3. Progression and development largely happen outside of the main game, but I’ll use two words before I go into details: Darkest Dungeon. It’s an outpost management, basically, you spend the resources scavenged from your expedition to upgrade buildings and by doing which you are allowed to level up your characters and items. This is a rather novel attempt, but the problem is that function-wise, the variety of the upgradable buildings isn’t something to write home about. Apart from the blacksmith, all serve but one simple end: leveling up characters. I believe that they first clung onto this idea and then found out that there weren’t much to upgrade, so they divided characters into groups and assigned them to different buildings to make sense. Each champion has six different skills from which you choose four, providing each certain degree of versatility. However, a large portion of those abilities are just a change of elemental damage and art asset, and thus I cannot say there’s a great variety of them.


Those are the three main components of Tower of Time and that’s why I call it a missed opportunity. Theoretically, it’s truly innovative and a welcome break from the formula, but the idea is not executed well enough to break it down and make something refreshing out of it. That said, note that the game is still in its very early stage of development and I believe, in the future, the game will shine.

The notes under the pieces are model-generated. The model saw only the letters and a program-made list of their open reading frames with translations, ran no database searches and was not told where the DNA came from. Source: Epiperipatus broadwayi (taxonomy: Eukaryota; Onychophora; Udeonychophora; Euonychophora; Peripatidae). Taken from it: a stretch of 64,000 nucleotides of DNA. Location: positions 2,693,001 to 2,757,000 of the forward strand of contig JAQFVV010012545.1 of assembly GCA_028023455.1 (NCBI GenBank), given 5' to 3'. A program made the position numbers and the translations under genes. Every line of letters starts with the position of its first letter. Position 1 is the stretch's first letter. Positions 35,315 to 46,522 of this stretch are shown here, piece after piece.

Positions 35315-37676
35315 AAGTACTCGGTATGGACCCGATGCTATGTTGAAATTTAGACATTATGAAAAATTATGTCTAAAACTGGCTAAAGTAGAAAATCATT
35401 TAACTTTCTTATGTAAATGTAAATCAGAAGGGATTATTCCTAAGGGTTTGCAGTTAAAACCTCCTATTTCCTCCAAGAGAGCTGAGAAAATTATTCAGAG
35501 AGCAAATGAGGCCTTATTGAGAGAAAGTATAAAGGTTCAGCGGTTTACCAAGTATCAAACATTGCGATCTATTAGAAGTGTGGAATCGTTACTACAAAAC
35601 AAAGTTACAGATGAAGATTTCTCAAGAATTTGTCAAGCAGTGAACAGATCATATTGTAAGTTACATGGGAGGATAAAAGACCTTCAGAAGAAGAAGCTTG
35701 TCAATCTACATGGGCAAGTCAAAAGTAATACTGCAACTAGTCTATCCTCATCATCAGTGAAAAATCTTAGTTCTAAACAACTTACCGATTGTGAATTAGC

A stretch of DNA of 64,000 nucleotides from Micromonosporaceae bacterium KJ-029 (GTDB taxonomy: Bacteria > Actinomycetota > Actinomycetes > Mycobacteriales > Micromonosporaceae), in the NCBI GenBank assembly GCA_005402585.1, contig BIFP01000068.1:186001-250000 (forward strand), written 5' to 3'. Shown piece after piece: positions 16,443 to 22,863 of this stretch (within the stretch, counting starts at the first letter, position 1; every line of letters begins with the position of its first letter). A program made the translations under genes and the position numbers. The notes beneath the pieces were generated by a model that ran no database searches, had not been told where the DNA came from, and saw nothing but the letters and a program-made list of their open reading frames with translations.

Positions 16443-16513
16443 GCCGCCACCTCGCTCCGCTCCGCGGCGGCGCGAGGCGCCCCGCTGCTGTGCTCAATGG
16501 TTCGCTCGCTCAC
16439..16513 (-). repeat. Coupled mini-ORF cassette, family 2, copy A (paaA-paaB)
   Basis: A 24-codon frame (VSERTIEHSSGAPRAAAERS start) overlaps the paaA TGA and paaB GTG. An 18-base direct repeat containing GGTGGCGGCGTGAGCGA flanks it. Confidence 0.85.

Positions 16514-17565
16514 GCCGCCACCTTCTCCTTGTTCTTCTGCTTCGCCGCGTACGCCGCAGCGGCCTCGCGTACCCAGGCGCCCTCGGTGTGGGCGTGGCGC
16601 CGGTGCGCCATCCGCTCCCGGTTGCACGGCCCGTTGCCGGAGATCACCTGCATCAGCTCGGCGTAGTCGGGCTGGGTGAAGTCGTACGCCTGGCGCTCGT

Other than the core game play, I was hyped the first time I started the game and was immediately greeted by the game’s premises, narrated by a mysterious figure that speaks directly to me, the player: a world in decay and wane, a carefree boy, and an adventure party venturing downwards seeking a cure for the land. As of now the story content doesn’t seem complete and I look forward to how it will unfold. The graphic is not outstanding, but the art is good. The music is decent, but the nature of its limited number makes it a bit tiring after a few hours. The UI is not the best in the world, but not something they can’t fix.

In conclusion, I’ll say I admire Event Horizon for their ambition and I love them for their love and devotion, but the game at its current state does not amaze me. Then again, it’s an early access title and I believe given time, the grape shall ripe.

The game is available on Steam.